According to Furukawa et al., RV FWR caused by left anterior descending coronary artery occlusion is associated with ventricular septal rupture. There is a case of septal and right ventricular wall rupture caused by left circumflex artery occlusion and rare cases of isolated RV free-wall rupture caused by right coronary artery occlusion[3,5,6,7].
In conclusion, this is a rare case of isolated RV FWR secondary to occlusion of the distal circumflex artery due to an inferolateral myocardial infarction that led to cardiac tamponade and was succesfully treated with emergency surgery. This case illustrates the importance of careful evaluation of TTE findings as subtle findings can help to identify correct diagnosis and guide management. This case also highlight the need to keep in mind the possibility of solitary right ventricular free wall rupture as a mechanical complication of inferolateral acute myocardial infarction.
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Authors' roles & responsibilities
YK Substantial contributions to the conception or design of the work; or the acquisition, analysis or interpretation of data for the work; drafting the work or revising it critically for important intellectual content; final approval of the version to be published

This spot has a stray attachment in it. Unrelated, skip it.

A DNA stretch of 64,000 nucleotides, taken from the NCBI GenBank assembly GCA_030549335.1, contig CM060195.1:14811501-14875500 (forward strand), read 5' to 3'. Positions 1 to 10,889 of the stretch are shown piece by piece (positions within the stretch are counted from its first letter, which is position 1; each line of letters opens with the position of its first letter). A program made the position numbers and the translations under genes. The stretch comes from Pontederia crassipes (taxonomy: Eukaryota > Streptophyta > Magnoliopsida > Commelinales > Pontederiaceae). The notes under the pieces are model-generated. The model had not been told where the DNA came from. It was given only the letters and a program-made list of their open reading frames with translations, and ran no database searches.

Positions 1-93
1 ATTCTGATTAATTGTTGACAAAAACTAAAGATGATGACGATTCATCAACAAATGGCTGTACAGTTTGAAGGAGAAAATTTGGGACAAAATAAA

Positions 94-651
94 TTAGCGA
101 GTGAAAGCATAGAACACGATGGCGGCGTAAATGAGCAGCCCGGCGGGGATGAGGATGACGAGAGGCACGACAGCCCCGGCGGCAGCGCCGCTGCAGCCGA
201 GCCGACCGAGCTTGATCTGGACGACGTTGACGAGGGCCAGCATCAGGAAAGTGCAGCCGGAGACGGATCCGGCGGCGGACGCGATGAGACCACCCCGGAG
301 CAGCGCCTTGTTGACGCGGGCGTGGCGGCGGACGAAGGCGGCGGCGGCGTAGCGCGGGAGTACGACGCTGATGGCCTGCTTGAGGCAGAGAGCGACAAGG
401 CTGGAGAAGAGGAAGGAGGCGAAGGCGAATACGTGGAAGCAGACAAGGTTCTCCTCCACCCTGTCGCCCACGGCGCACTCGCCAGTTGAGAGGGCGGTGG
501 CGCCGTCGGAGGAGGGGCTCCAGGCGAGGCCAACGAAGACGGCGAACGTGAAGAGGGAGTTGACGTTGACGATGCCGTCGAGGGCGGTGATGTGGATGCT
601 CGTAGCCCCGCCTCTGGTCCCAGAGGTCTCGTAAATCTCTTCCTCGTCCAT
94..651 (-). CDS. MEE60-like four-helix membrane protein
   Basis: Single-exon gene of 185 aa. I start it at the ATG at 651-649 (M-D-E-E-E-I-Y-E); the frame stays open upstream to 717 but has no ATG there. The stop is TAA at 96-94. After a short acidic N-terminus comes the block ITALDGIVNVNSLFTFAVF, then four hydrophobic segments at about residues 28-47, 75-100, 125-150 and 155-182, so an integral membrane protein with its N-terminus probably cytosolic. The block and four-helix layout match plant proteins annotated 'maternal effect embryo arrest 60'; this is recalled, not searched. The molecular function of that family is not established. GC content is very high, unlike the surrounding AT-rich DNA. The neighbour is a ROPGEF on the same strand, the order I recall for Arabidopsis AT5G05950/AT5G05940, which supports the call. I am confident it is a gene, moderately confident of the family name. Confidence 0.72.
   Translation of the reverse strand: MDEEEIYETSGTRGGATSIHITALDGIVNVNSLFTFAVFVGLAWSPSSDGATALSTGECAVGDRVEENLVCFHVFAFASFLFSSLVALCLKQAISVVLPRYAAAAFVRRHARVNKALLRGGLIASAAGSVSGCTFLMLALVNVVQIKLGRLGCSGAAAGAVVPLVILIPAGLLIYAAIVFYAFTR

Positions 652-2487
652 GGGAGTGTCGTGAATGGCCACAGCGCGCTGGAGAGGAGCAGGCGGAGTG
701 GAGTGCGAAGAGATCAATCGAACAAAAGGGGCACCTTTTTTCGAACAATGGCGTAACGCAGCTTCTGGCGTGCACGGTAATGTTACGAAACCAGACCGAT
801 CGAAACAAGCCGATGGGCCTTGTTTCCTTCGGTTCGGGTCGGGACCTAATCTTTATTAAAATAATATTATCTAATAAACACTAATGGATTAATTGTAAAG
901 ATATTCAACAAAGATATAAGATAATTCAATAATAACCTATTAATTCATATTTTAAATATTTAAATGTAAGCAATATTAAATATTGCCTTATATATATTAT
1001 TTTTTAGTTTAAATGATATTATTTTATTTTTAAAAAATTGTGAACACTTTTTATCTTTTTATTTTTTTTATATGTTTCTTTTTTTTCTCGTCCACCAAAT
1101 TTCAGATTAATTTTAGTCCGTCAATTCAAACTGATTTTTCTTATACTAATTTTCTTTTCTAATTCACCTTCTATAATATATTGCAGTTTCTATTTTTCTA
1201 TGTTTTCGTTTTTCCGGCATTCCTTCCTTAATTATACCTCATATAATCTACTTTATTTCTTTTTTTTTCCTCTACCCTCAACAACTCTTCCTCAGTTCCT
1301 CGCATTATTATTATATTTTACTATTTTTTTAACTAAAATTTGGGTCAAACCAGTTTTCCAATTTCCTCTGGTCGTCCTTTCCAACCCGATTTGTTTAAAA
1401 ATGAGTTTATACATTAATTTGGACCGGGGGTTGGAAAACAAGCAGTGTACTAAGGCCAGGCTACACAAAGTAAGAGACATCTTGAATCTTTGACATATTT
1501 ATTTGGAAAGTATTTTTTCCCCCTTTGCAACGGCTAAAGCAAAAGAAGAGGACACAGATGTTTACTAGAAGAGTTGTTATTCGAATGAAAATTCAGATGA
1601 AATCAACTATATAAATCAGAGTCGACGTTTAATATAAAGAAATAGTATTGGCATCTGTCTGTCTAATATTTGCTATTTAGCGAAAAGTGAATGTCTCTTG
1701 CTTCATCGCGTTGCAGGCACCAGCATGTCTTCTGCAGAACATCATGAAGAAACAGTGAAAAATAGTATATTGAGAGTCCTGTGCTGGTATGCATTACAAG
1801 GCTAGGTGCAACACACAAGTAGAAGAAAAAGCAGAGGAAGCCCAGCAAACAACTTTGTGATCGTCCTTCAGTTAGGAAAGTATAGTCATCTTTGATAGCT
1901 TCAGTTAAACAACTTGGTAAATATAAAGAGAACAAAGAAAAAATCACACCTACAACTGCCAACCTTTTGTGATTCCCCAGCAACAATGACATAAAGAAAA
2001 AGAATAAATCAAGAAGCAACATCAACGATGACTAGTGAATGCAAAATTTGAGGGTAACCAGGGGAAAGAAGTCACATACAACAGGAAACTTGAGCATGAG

EE Substantial contributions to the conception or design of the work; or the acquisition, analysis or interpretation of data for the work; drafting the work or revising it critically for important intellectual content; final approval of the version to be published
HT Substantial contributions to the conception or design of the work; or the acquisition, analysis or interpretation of data for the work; final approval of the version to be published
SS Substantial contributions to the conception or design of the work; or the acquisition, analysis or interpretation of data for the work; final approval of the version to be published
AR Final approval of the version to be published
Article receive on Saturday, October 3, 2020
Article accepted on Tuesday, October 27, 2020